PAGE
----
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Meat processor needs more lambs

Brad ThompsonThe West Australian
COUNTRYMAN. Premium lamb cuts are sorted in one of the boning rooms at V & V Walsh in Bunbury. PHOTO: DANELLA BEVIS
Camera IconCOUNTRYMAN. Premium lamb cuts are sorted in one of the boning rooms at V & V Walsh in Bunbury. PHOTO: DANELLA BEVIS Credit: The West Australian

WA's biggest meat processor has warned that it is already short of sheep and hasn't even begun supplying lamb and mutton to China under a joint venture that includes $200 million of investment in local assets.

Peter Walsh - who runs Bunbury-based V&V Walsh with his brother Greg - said it was processing about 16,000 head of sheep and lamb a week, but it was not enough to meet existing demand.

"We are about 5000 head a week short of what we should be killing. It is a constant struggle to get the sheep we need," he said.

Mr Walsh added his voice to calls for farmers to lift sheep production as he closes in on a licence to export to China.

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Securing the licence opens the door to V&V Walsh supplying huge volumes of lamb and beef to Grand Farm, China's biggest importer of red meat from Australia and New Zealand.

"We hope farmers start producing more because they will be rewarded. It comes back to supply and demand, and demand well and truly outweighs supply at the moment," he said.

"They (farmers) were not rewarded in the past, but looking forward they will be rewarded. In the end consumers will dictate how high prices go, but no matter what they produce I will never be able to fill my quota."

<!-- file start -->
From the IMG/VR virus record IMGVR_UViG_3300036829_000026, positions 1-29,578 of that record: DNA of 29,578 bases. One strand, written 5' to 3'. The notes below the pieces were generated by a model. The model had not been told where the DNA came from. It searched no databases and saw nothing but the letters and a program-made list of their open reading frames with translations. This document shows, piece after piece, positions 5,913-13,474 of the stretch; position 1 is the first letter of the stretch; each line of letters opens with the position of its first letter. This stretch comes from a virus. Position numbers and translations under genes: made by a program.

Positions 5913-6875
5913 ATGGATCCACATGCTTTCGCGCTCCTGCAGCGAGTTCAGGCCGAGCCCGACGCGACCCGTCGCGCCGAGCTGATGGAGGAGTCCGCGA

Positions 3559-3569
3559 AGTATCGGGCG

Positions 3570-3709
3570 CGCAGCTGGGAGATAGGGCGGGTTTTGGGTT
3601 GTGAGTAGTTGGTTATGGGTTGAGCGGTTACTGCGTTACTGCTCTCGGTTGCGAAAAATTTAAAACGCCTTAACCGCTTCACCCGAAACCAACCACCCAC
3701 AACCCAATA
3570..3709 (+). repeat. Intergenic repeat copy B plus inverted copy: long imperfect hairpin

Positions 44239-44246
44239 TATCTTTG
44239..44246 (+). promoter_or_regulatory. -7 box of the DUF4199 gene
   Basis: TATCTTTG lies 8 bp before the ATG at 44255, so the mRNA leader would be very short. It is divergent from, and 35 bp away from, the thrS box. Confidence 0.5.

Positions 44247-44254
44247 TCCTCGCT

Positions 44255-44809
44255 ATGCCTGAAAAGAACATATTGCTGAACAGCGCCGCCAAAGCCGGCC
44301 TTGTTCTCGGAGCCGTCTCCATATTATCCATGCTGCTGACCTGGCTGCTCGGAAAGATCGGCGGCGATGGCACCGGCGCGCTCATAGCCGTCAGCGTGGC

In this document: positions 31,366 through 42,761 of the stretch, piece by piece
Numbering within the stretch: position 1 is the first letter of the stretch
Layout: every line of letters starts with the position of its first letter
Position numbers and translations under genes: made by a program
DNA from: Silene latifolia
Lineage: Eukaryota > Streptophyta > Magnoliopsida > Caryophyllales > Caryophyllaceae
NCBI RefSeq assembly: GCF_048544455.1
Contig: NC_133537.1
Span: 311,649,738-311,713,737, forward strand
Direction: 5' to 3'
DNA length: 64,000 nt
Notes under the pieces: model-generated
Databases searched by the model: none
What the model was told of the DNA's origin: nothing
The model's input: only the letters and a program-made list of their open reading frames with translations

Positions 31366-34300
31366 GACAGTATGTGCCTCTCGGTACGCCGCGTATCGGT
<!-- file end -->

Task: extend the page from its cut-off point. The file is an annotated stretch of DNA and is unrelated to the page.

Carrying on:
Mr Walsh said producers were getting about $5.40/kg for cross bred lambs and he expected the price to rise to $6/kg as supply dried up from May to August.

A deal announced last year paved the way for V&V Walsh to process an extra 500,000 lambs and 30,000 cattle a year for Grand Farm.

Grand Farm is investing $1 billion overall in boosting supply and production with the backing of authorities in Inner Mongolia, where the Walsh brothers have a multimillion-dollar stake in development of an abattoir with capacity to process 10,000 lambs a day, undercover feedlots and a research centre.

The Inner Mongolian facilities are due to start operating by September and V&V Walsh hopes to have its export licence within months.

Mr Walsh said the joint venture partners would begin looking at farm and feedlot investment in WA to boost supply once the export licence was in place.

"It is all starting to happen. We are finishing our project over there and the Chinese authorities have inspected our abattoir," he said.

"We are hoping to have our licence by July and that is when we will start looking at farms."

Grand Farm president Chen Xibin and the Walshes have flagged investing tens of millions of dollars in farms and feedlots.

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